The Wing



Currently at The Wing

Day in the Life of Bruce Lee

Do You Know Bruce? Part 3

Open October 1, 2016
This exhibition gives you a chance to see what it took to become “Bruce Lee.” Gain insight into how Bruce Lee approached his every day - from his personal habits, routines and work out strategies to his written and visual art, reading and time with family and friends. Examine his path toward personal growth and be inspired to reflect on and find your own approach. 

Everything has been material for scissors to shape

May 14, 2016 - April 16, 2017
By pairing works by contemporary Asian Pacific American artists with objects from The Wing’s collection and archives, this exhibit frames relationships between myth and the everyday, and how textiles shape – and form – history and human experiences.

The Wing and InterIm CDA Present:

Seeds of Change, Roots of Power

The Danny Woo Community Garden

March 4, 2016 - January 15, 2017
Major Sponsor: Seattle Department of Neighborhoods

The Danny Woo Community Garden grew out of the APA activism of the 1970s and functions as a community-builder and a source of empowerment for the community and neighborhood. View historical and contemporary images, and interviews of current gardeners sharing their stories as immigrants and the positive and healing aspects of the garden.

View the Danny Woo Community Garden Walking Tour Map here for more information about the garden, InterIm CDA and neighborhood tours at The Wing.

Khmer American

Naga Sheds its Skin

December 11, 2015 - November 13, 2016

The Khmer people have been affected by war, impacting their culture and identity. Despite these challenges, the community continues to shape the U.S. and Cambodia.

Community Portrait Galleries

I Am Filipino


Through personal stories and photographs, experience the many layers of Filipino American history and identity. This cultural legacy lives on in the Filipino community and beyond. 

In the Comcast Community Portrait Gallery

Vietnam in the Rearview Mirror

Over 40 years, Vietnamese refugees and immigrants have built a life and established roots in America, against all odds. Now the younger generation strives to shape their own story, not solely defined by the war that brought their parents here.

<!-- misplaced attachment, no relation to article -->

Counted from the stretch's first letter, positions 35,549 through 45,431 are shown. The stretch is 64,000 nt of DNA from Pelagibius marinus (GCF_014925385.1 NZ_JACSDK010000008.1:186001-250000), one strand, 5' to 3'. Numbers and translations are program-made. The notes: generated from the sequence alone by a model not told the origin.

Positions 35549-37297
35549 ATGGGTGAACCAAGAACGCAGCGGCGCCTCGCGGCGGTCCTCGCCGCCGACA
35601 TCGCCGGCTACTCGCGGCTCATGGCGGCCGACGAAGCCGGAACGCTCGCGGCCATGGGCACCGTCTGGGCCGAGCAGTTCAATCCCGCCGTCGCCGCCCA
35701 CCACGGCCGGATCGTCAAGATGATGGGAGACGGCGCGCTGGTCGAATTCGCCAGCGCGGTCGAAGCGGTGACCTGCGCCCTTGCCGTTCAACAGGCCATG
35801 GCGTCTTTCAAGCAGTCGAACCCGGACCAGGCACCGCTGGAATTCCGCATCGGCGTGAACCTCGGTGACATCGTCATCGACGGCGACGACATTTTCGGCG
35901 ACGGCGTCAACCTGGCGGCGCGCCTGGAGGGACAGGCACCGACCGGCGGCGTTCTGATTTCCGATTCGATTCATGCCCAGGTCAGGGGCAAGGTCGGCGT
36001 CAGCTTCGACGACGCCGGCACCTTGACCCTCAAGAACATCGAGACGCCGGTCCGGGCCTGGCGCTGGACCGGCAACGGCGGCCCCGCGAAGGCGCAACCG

In The Seattle Times Community Portrait Gallery


Hometown Desi

South Asian Culture in the Pacific Northwest
South Asian immigration to the Pacific Northwest stretches back more than a century and includes a huge range of cultural and religious groups, economic circumstances, and community experiences:  from Sikh mill workers driven out of Bellingham in 1907, to UW graduate students arriving from India and Pakistan in the 1960s, to Bhutanese refugees settling in Burien today. Hometown Desi explores the traditions and values people have brought from South Asia, how those traditions have evolved in the U.S., and the way younger generations are weaving their cultural heritage into new identities as South Asian Americans. 

In the Seattle Foundation Community Portrait Gallery 

Permanent Displays

Wing Luke and the Museum

Learn about the vision and legacy of our namesake Wing Luke.

First floor, next to the Tateuchi Story Theatre


Chinatown-International District

Portrait of a Community

Explore the history of Seattle's Chinatown-International District.

First floor, Welcome Hall

Honoring Our Journey

The "heart" of our galleries, this permanent exhibition showcases the pan-Asian Pacific American immigrant and refugee experience with five themes: Home, Getting Here, Making a Living, Social Justice and Community.

Second floor


Our Roots Run Deep and Broad

One Immigrant's Cultural Heritage

See how Dr. Paul B. Liao remains connected to his Taiwanese heritage, despite being separated by thousands of miles and decades past.

Second floor, at the entrance of the Liao Learning Studio


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